Clash over firehouse, legal challenges, tourism
On March 13, The Current hosted a forum between the four candidates for two open seats on the Cold Spring Village Board, as well as the two candidates for mayor. The questions posed by reporters Michael Turton and Liz Schevtchuk Armstrong and the candidates’ responses below have been condensed. The polls will be open from 6 a.m. to 9 p.m. Tuesday, March 21, at the firehouse on Main Street.
On whether the $1-an-hour charge at the municipal parking lot is too high
Fran Murphy (incumbent): I have no problem with it. I don’t think it’s a lot of money.
Peggy Schatzle (challenger): I would have to talk to the residents and get their feelings. The municipal parking is being used more by tourists. Residents in [nearby] Springbrook are parking near the ballfield now, and there’s congestion there, as well.
Frank Haggerty (challenger): I am on the parking committee and voted for $1-an-hour, but I hoped it would only be during peak hours and the rest of the week the fee would be very low, or maybe free.
Marie Early (incumbent): In another few months the village will have 12 months of metered parking under our belt. At that time we can assess whether we want to go to a lower rate. The $1-an-hour has brought in over $20,000. It’s been a great asset. I’m inclined to leave it where it is.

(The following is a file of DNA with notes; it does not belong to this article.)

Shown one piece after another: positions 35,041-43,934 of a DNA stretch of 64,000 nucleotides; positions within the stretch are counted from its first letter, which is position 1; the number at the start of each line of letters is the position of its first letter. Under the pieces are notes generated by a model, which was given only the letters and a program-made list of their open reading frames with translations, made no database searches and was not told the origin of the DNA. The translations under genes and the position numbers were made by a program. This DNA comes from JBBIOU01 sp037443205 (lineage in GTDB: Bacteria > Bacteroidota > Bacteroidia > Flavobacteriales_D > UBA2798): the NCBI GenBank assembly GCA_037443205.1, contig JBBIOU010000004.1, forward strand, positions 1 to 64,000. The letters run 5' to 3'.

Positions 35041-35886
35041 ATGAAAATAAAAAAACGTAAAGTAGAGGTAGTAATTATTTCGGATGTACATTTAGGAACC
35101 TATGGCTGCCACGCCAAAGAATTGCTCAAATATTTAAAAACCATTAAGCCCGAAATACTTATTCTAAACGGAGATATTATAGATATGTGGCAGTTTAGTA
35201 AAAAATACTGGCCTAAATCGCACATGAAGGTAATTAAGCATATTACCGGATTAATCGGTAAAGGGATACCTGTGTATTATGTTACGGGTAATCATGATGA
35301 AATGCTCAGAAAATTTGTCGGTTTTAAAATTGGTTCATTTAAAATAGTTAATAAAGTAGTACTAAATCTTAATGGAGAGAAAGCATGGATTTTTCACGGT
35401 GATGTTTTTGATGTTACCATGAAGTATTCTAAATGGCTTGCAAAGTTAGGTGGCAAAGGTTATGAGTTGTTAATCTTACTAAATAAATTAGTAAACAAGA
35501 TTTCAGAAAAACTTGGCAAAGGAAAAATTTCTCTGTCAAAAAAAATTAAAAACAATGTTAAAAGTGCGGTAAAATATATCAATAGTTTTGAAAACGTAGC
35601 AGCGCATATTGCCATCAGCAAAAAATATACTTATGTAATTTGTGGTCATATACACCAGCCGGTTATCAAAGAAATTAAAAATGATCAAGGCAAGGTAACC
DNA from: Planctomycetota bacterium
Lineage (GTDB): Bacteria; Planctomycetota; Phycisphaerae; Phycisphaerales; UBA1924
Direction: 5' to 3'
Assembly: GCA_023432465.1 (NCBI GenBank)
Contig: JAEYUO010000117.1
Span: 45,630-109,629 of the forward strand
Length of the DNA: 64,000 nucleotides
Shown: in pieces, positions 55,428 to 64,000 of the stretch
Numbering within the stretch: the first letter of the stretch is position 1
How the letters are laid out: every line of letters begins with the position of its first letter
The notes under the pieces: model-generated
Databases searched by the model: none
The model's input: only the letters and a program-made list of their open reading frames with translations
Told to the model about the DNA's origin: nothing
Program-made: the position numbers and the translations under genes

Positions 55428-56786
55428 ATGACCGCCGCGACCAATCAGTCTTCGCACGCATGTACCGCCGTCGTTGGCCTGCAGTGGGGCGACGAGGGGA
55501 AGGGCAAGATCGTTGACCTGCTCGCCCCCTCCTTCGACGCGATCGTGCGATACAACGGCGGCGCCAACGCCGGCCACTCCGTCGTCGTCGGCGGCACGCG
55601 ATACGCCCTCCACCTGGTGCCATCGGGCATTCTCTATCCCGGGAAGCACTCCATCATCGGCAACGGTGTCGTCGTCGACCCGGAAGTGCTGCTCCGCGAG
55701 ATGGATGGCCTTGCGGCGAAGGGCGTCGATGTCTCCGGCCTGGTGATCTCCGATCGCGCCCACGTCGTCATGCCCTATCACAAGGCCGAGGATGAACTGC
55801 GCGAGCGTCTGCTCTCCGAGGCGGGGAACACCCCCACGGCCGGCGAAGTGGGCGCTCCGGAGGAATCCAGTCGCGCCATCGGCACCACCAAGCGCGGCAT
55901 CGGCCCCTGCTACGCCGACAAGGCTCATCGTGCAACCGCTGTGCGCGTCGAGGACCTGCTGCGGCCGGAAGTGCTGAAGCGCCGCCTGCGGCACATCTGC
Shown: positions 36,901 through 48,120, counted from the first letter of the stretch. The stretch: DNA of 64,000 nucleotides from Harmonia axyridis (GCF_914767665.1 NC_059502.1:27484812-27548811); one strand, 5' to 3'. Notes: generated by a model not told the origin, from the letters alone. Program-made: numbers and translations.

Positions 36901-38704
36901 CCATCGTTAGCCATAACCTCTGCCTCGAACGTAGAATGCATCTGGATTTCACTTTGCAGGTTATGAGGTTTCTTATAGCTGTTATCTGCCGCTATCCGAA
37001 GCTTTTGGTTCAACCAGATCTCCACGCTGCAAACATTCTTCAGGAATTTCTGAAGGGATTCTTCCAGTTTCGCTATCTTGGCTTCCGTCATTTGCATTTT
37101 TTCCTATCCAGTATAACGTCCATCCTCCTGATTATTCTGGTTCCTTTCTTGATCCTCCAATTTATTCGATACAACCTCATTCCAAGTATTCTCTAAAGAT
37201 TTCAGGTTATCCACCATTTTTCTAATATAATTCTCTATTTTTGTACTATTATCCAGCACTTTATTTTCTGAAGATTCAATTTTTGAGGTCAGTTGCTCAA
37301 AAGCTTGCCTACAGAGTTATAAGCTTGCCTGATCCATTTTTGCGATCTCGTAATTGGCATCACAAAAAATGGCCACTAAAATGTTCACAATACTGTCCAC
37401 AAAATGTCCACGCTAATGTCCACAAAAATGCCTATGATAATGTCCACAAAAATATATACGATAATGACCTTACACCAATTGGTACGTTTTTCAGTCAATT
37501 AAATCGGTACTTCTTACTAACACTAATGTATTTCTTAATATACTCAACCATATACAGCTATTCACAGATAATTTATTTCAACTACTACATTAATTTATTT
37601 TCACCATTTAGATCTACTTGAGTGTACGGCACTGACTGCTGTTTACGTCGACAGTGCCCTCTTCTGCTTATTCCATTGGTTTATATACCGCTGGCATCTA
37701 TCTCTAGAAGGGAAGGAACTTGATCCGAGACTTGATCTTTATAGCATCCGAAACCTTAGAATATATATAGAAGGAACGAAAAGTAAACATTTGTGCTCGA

On the need for firehouse repairs
Schatzle: I will find different ways to help firefighters because it’s a disgrace that they have been putting up with these problems. It is falling apart. This building is a village asset and there’s been no resolution. They rescue people. They were told they could go back to their firehouse with no air conditioning. They would like the repairs to be done, which should’ve been done years ago.
Haggerty: The facility is also used for other purposes — as a community center, meeting space, emergency shelter. So there’s multiple reasons to invest in and rebuild, and it’s probably the biggest single item the village faces in terms of expenses, maybe $5 million to $7 million. We should initiate a referendum to get people voting. Will taxpayers support a $3 million to $6 million bond? It’s a prudent investment. Also, repairs have to be made.
Early: We expect to have in the 2017-18 budget a line item for a new roof. Air conditioning we haven’t discussed in specifics. I agree there’s a need. The office is air-conditioned; front room is air-conditioned. I don’t think the firetruck room needs to be air-conditioned. The fire company provided a list of items of they’d like to see done. We have asked them to monetize that number so we can understand how much money we’re talking about.
Murphy: I don’t think anybody is looking at a $5 million to $7 million building or even a $3 million to $4 million building. It’s not something we’re going to ask taxpayers to foot the bill for. We are very aware our firehouse is a village asset. The roof is leaking. It’s our building. It is not going to fall apart. And it’s not that we’re not being transparent. We discussed that roof in an open meeting. As things are presented, we are moving on them.
On holding periodic village town-hall meetings for public input
Haggerty: It would encourage more openness. Communication could be improved.